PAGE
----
CEO Report: Towards a vibrant NFP sector

  • Date:01 Oct 2011
  • Type:CompanyDirectorMagazine
John H C Colvin discusses a new study that throws light on NFP governance and provides input into the debate on regulation of the sector.


As chairman of a health-related charity, Can Assist, I witness first hand the vital role that not-for-profit (NFP) organisations play in the Australian economy and society and it is pleasing to see the sector remains a key focus of the Federal Government.

Company Directors shares the Government’s vision for an efficient, transparent, productive and vibrant Third Sector, and supports the general approach outlined in the Scoping Study for a National Not-for-Profit Regulator, released in July 2011.

We welcome the Government’s initiatives, including the establishment of the Not-for-Profit Sector Reform Council and the formation of the Australian Charities and Not-for-profits Commission (ACNC), which will become active from July 2012, and support a move towards a national NFP regulator taking over the role of state regulators.

As noted by the Productivity Commission, there are about 600,000 NFP organisations in Australia and this figure has continued to grow at an estimated eight per cent per year over the past decade. The sector is comparable with many of Australia’s key industries, contributing $43 billion to GDP – and directors play a critical role in overseeing the success of these NFP organisations.

Following our inaugural Directors Social Impact Study in 2010, which surveyed members in New South Wales and Victoria, we expanded the study nationally this year to build on our understanding of the contribution made by directors to Australia’s NFP sector. The study examined the governance activities of NFPs compared with for-profit organisations and helps us better understand the challenges faced by NFP directors.

We were delighted to partner the Centre for Social Impact (CSI). Its core mission is to create beneficial social impact through teaching, research, measurement and the promotion of public debate and we thank it for its support.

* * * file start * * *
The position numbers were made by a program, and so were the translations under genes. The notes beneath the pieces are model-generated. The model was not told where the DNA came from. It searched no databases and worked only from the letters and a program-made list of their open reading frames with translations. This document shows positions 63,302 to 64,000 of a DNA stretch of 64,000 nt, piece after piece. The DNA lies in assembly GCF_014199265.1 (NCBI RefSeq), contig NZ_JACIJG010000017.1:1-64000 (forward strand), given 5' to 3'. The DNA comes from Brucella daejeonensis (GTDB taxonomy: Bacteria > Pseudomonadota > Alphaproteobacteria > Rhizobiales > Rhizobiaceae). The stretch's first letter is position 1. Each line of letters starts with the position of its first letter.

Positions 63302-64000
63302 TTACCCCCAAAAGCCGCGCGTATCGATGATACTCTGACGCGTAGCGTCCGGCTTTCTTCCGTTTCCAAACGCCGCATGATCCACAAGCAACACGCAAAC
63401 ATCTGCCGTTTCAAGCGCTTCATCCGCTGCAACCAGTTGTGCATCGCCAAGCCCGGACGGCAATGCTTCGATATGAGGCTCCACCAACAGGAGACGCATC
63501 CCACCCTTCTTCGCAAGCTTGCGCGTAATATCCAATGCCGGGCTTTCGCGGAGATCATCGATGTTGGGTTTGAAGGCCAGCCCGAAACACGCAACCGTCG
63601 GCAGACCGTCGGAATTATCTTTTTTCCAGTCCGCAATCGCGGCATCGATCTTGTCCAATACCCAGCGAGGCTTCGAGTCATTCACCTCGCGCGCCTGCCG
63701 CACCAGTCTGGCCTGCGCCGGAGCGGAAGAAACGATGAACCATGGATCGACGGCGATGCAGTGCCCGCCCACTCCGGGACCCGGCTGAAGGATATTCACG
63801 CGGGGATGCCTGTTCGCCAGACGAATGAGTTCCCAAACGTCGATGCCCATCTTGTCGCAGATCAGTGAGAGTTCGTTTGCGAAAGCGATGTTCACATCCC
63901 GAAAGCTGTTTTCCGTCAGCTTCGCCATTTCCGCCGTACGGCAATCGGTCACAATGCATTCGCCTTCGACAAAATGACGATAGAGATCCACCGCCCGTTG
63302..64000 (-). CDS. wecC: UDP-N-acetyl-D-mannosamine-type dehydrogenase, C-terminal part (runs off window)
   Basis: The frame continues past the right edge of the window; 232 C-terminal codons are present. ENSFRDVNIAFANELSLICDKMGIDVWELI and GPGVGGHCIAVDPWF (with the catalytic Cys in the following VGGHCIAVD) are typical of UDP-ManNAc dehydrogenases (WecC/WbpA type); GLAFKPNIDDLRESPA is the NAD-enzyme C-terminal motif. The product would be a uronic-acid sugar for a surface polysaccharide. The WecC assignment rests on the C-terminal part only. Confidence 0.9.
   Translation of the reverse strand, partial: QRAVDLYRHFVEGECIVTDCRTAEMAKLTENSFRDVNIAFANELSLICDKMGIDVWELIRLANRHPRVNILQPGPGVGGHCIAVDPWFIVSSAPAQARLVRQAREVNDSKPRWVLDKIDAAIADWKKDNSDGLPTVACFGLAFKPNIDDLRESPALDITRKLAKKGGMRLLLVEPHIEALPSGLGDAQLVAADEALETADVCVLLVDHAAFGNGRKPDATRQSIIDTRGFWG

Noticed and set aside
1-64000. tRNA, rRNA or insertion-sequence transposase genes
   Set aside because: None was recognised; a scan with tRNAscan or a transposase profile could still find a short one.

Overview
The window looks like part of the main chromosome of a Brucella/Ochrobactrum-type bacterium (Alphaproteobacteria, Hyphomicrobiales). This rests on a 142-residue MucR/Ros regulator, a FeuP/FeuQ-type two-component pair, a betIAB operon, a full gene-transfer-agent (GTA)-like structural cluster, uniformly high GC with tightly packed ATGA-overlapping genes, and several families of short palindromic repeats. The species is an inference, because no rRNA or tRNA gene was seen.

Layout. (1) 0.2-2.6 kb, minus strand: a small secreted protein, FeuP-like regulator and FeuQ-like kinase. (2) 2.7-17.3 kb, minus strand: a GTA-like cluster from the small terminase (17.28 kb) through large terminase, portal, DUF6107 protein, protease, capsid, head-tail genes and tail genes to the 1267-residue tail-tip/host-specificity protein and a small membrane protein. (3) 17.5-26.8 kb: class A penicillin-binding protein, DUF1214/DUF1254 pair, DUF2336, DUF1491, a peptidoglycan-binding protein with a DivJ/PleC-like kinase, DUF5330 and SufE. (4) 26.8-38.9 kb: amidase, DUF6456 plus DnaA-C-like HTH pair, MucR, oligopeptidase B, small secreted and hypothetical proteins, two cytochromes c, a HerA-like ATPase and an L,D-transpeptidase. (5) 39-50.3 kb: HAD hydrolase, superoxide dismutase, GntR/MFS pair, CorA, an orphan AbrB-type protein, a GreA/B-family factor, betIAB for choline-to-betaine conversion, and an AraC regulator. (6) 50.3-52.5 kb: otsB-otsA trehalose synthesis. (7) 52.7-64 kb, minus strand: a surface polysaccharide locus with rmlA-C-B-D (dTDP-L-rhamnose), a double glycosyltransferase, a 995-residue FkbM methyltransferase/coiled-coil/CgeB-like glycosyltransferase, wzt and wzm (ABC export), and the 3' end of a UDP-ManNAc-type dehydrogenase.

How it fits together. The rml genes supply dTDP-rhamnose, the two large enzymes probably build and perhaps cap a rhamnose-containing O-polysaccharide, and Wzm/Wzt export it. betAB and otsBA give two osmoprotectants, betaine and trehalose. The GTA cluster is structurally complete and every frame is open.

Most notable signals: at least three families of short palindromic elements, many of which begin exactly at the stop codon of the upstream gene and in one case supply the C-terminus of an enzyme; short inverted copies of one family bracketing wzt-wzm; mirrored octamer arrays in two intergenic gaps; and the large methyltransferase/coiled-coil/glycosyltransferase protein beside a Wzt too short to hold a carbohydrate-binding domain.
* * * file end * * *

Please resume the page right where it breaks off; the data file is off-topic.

Results reveal NFP non-executive directors dedicate, on average, the equivalent of almost seven working weeks per year to governance of their NFP organisations, with the vast majority of these offering their services for little or no remuneration.

This significant voluntary contribution is vital to the continuing success of the sector, as many of these organisations struggle with limited resources and funding. The study highlights the extensive contribution the director community makes to this sector, not only in their roles as directors, but also in building capability, such as mentoring staff.

The study also examined the current application of governance principles across the NFP sector compared with the for-profit sector. There is a view held by some policy makers that governance of the NFP sector has failed to keep pace with the for-profit sector. However, this view was not supported by the results of the study. To the contrary, the time NFP directors spend in their roles, the duties they perform and their level of continuing education is broadly comparable with their for-profit counterparts.

The results demonstrate there is no significant difference between the commitment of the different types of directors to education and professional development relating to governance matters. This reinforces the critical importance of continuing professional development in any industry. Education plays a vital role in ensuring NFP directors are well equipped for their important role in the governance of their organisations.

As we noted in our February 2011 submission to Treasury on the Scoping Study for National Not-for-Profit Regulator: "Ensuring currency of knowledge in areas such as director duties and responsibilities, financial literacy, risk management and oversight, compliance, organisational performance and leadership is critical for all governing bodies in the context of today’s economic climate and the complexities of social and economic reform."

This position remains at the forefront of our professional development offerings.

The study provides a timely reminder to government of the importance of good governance for the sector, particularly during this period of reform. Any reforms need to be mindful of the significant number of volunteers working for these organisations, including directors, and regulatory changes should not discourage this contribution.

The results of the study will add further weight to the representations we have been making to government and policy makers and will help us to continue to support the professional development of our members.

I would like to thank those members who responded to the survey and to the significant proportion of our membership who are involved in, and contribute to, the Australian economy and society through their role as NFP directors.

In this month’s magazine, there are a number of NFP-related articles, including coverage of our Directors Social Impact Study 2011 (p40), an interview with Susan Pascoe, chairman of the Implementation Taskforce for the ACNC (p14) and a "vox pop" of NFP directors on their participation in the sector, their insights on governance and some of the challenges they face (p44).

John H C Colvin FAICD
CEO and managing director, 
Australian Institute of 
Company Directors